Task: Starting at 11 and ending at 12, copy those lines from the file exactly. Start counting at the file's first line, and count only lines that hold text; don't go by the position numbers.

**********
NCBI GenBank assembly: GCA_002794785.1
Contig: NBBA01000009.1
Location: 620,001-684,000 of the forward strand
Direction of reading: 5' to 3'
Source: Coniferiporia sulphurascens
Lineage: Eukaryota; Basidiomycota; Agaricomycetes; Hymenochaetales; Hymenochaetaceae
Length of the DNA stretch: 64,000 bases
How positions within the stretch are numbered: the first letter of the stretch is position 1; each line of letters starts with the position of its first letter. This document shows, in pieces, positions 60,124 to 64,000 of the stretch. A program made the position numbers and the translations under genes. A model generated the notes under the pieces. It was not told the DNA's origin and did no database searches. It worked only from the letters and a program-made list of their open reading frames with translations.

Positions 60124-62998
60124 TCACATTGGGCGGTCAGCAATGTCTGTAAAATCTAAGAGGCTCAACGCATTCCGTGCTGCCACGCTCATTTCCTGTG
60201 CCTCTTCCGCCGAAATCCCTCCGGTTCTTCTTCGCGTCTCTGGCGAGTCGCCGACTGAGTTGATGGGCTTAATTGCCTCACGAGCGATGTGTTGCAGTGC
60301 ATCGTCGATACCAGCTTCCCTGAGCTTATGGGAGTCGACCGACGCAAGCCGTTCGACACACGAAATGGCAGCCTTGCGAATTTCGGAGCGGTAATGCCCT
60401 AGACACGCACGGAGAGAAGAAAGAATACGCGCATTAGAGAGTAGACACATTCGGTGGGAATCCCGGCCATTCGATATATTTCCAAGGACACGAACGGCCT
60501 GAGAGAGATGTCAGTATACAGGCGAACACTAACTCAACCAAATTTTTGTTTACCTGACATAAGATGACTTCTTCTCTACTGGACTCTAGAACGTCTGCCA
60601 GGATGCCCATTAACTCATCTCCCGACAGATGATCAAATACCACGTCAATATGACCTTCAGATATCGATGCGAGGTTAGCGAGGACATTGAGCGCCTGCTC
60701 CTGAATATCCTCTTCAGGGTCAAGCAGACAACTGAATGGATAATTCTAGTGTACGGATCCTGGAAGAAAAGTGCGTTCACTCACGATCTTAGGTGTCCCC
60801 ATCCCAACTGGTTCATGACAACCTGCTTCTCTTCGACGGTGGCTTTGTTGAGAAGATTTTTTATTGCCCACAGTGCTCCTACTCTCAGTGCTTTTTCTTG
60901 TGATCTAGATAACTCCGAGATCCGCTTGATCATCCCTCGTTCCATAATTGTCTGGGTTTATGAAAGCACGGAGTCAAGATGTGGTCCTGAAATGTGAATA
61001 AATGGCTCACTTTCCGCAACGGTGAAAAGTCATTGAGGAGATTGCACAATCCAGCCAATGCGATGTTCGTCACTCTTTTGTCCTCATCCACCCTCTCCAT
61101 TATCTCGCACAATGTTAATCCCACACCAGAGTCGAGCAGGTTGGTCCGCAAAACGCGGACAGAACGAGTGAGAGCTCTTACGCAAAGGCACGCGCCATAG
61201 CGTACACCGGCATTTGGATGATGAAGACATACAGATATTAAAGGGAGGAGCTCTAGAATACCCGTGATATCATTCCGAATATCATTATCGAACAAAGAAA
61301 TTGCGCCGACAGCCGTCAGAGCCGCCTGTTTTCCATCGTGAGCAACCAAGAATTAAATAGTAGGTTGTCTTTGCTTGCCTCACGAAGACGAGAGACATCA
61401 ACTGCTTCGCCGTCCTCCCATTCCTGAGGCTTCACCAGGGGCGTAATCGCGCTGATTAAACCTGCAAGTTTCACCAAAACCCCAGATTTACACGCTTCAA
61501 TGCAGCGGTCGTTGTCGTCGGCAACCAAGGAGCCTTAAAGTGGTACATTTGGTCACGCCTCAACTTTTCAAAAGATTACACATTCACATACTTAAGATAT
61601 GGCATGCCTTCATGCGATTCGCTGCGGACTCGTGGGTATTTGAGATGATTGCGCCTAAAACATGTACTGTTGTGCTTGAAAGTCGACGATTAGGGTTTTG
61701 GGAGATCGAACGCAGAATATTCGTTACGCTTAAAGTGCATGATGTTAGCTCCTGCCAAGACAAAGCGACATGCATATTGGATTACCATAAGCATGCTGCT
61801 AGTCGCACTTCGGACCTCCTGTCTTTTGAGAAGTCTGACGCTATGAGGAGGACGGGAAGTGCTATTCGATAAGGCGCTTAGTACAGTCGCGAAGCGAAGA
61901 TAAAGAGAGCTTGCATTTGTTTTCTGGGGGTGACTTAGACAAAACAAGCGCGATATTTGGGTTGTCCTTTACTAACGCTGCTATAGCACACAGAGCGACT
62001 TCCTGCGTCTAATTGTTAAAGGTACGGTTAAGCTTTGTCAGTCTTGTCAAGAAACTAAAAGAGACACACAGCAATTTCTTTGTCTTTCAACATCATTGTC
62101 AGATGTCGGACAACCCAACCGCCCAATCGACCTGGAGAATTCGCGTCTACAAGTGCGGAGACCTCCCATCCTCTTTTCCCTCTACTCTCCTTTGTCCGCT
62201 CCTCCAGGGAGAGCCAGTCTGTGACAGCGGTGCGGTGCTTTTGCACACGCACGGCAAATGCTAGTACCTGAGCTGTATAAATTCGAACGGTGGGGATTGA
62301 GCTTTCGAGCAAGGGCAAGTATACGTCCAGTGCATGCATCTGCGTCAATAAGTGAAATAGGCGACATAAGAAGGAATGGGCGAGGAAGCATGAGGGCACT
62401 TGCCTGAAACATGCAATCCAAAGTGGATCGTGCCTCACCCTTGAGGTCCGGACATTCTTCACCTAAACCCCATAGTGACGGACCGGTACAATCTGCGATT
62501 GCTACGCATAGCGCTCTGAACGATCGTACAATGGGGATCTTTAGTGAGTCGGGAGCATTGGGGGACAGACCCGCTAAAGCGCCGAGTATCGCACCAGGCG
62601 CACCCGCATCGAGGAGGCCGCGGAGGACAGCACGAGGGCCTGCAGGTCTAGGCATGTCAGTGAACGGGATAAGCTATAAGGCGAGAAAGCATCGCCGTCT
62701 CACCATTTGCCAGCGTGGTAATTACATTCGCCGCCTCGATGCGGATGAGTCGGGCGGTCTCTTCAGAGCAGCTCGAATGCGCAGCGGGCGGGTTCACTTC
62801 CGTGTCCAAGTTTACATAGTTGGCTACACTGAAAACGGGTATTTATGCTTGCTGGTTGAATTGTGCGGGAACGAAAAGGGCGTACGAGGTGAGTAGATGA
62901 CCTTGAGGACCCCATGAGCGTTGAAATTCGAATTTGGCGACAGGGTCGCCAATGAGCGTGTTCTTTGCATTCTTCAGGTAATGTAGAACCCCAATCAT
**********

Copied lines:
60201 CCTCTTCCGCCGAAATCCCTCCGGTTCTTCTTCGCGTCTCTGGCGAGTCGCCGACTGAGTTGATGGGCTTAATTGCCTCACGAGCGATGTGTTGCAGTGC
60301 ATCGTCGATACCAGCTTCCCTGAGCTTATGGGAGTCGACCGACGCAAGCCGTTCGACACACGAAATGGCAGCCTTGCGAATTTCGGAGCGGTAATGCCCT